Adelaide Literary Magazine




LITERARY CONTESTS FICTION NONFICTION POETRY HAPPENINGS BOOK REVIEWS INTERVIEWS NEW TITLES ART & PHOTOGRAPHY

ADELAIDE Independent Bimonthly Literary Magazine / Revista Literária Independente Bimensal, New York / Lisboa, Online Edition  

 




 

 



 

 

 

 

 

CONFESSION
By John Garmon 

 

 

 

Forgive me my many sins
I didn’t tend the setting hens
I didn’t water and feed them well
They got up and walked away
Hungry and thirsty
Leaving their eggs unhatched

Of all the sins I have to tell
This one haunts me still
The lives I could have saved
You may think it was trivial
I don’t know how to explain
My negligence so murderous
The lasting of the pain

 

 

 

 

 

SUNBREAK AND MOONDOWN

Sunbreak and moondown
Morning of looking east
I saw mallards flying south
I thought how peaceful
Like getting out of prison
Only a few dollars to my name
Going out under a new sky
Everywhere mockingbirds
Bees around new roses
Sparrows taunting each other
Landing on fragile branches
Sorrows at bay for a while
Of a god abiding in sunbreak
Giving race for all

 

 

 

 

 

BUCKSHOT


Sleet drives down the dark street
A homeless man puts a shawl
Across his wife’s shoulders
And she sleeps
Or tries to sleep
Propped
Against a stucco wall
Behind an empty store
It’s getting cold
This time of year
Hunger this evening
Pelts her dreams
Like buckshot.
And the night
Crawls along
The alley
Like a cold snake.
And the moon appears to rise
From the mountains
Like a slow mirage

 

 

 

 

 

HERE IN VEGAS


Here in Vegas a homeless black man came up with what he said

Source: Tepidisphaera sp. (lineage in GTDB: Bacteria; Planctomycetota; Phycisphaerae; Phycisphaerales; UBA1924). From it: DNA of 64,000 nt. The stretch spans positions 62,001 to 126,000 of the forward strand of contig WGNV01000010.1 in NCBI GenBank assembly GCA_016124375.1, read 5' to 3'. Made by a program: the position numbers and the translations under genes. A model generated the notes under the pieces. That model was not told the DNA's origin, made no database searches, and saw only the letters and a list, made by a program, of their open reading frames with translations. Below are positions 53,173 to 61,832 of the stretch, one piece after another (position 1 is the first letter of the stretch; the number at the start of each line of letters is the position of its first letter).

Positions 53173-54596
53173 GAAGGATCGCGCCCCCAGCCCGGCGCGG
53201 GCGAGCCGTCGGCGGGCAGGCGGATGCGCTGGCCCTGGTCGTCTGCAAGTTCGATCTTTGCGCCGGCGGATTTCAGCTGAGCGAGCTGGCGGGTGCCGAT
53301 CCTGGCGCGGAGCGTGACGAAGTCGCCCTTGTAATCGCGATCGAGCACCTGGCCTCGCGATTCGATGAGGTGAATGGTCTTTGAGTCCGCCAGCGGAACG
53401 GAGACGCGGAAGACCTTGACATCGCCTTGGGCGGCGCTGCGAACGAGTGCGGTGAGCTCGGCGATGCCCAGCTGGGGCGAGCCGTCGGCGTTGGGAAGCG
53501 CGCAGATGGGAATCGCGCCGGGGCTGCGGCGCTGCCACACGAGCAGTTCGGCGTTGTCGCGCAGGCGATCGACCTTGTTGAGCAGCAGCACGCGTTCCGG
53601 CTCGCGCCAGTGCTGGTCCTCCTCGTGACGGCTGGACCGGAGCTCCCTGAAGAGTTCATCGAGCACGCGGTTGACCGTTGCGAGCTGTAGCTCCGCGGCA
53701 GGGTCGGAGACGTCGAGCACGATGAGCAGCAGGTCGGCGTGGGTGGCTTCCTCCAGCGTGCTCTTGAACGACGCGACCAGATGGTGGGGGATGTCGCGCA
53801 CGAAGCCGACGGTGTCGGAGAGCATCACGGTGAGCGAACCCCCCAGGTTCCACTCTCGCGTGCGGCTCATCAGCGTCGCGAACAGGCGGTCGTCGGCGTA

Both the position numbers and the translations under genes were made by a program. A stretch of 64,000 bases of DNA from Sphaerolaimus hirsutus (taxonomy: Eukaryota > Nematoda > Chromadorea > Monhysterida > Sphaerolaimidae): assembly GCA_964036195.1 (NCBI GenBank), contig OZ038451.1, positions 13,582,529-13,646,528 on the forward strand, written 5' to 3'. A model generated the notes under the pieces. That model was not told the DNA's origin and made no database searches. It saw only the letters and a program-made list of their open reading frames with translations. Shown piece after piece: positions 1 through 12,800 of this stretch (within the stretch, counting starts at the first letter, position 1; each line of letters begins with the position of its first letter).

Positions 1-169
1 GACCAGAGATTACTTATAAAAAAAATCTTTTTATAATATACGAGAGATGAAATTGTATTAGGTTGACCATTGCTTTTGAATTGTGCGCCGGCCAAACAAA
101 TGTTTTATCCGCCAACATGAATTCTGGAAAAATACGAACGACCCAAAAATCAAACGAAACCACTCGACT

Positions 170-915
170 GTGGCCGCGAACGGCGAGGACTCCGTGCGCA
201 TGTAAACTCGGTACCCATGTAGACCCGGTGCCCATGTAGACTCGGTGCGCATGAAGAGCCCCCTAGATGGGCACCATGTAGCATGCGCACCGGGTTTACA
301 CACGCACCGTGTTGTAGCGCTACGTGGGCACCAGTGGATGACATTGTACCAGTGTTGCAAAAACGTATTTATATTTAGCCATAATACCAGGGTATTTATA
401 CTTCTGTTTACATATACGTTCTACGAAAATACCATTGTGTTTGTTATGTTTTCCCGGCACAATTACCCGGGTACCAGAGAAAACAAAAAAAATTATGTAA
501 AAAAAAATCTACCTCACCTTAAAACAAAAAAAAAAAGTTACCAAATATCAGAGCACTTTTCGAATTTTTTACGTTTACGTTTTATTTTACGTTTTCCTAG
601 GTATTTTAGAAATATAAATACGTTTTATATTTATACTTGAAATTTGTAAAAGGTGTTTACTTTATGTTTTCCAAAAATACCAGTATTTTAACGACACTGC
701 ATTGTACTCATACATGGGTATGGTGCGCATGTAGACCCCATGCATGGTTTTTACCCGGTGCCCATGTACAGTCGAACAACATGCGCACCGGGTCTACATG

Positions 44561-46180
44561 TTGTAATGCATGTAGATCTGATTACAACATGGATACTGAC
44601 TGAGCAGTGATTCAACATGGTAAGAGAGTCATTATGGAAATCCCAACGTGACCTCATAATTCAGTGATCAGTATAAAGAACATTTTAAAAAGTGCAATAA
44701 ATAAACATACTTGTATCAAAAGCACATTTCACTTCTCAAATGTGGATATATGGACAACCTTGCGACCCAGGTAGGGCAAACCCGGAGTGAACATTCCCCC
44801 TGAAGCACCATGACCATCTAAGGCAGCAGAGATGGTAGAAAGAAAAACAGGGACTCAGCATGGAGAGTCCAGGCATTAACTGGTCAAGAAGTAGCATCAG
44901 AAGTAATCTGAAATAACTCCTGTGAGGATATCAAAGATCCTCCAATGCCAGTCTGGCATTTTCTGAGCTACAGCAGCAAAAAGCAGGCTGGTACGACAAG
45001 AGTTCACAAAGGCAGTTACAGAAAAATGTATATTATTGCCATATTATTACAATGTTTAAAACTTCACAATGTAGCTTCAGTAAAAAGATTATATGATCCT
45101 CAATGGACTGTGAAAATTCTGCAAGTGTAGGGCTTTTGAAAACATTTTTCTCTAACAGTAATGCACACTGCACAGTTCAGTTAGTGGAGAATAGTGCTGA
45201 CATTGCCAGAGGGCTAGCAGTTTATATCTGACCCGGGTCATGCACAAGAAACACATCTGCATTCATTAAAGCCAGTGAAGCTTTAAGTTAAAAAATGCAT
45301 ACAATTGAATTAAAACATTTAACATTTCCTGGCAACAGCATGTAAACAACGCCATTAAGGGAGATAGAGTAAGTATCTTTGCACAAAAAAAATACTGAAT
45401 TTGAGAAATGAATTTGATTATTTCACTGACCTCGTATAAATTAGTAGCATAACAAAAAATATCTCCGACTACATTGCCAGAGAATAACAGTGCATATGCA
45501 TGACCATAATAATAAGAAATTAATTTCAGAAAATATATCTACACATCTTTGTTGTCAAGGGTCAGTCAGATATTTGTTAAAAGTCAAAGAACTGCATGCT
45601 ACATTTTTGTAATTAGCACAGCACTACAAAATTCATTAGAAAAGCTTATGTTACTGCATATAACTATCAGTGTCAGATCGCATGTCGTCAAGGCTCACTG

Was evidence that Langston Hughes was a great ancestor of
The billionaire Howard Hughes who once was a famous man in Vegas
And famous throughout the world for many memorable things
What unbelievable news the local literati guffawed
The homeless man claimed the Hughes family
Hushed up the details of Howard and Langston’s kin
The homeless black man said his black grandfather in Texas was acquainted
With the father of Howard Hughes and actually knew the family
And in those days there was a slight chance of miscegenation happening
The details were sketchy and the local Vegas newspaper
Treated the story as the mad imaginations of an irresponsible indigent
However, the homeless man did not give up and one day came forward
To a crowd of curious onlookers who just wanted to laugh and ridicule
Undaunted the homeless black man gave a short speech
The reason Howard Hughes hated black people so much was not known
But I have it on good authority that Howard was highly indignant
About the hidden things that went on in the Hughes family which resulted
In that little drop of blood that joined the rich man and the poet
Everyone laughed about it and the whole thing was soon forgotten
But to this day depraved gossip mongers like me continue to wonder.

 

 

 

 

About the Author:

John Garmon

John Garmon's poems have been published in Ploughshares, Prairie Schooner, Commonweal, Midwest Quarterly Review, Southern Poetry Review, Southern Humanities Review, and many other places. He is a writing assistant at the College of Southern Nevada, Las Vegas.

 

 

 




 




 

 

 

     
CONTENTS

HOME

CONTRIBUTORS CURRENT ISSUE STORE FICTION HAPPENINGS NEW TITLES CLASSIFIED ADS
ABOUT US

FRIENDS & PATRONS BACK ISSUES CONTACT US NONFICTION BOOK REVIEWS ART & PHOTOGRAPHY FACEBOOK
MASTHEAD

DONATE SUBMISSIONS BOOK CHAT LIVE POETRY INTERVIEWS BOOK MARKETING TWITTER

Copyright © 2015 Istina Group DBA Independent Publishers, New York            Webdesign: svnwebdesign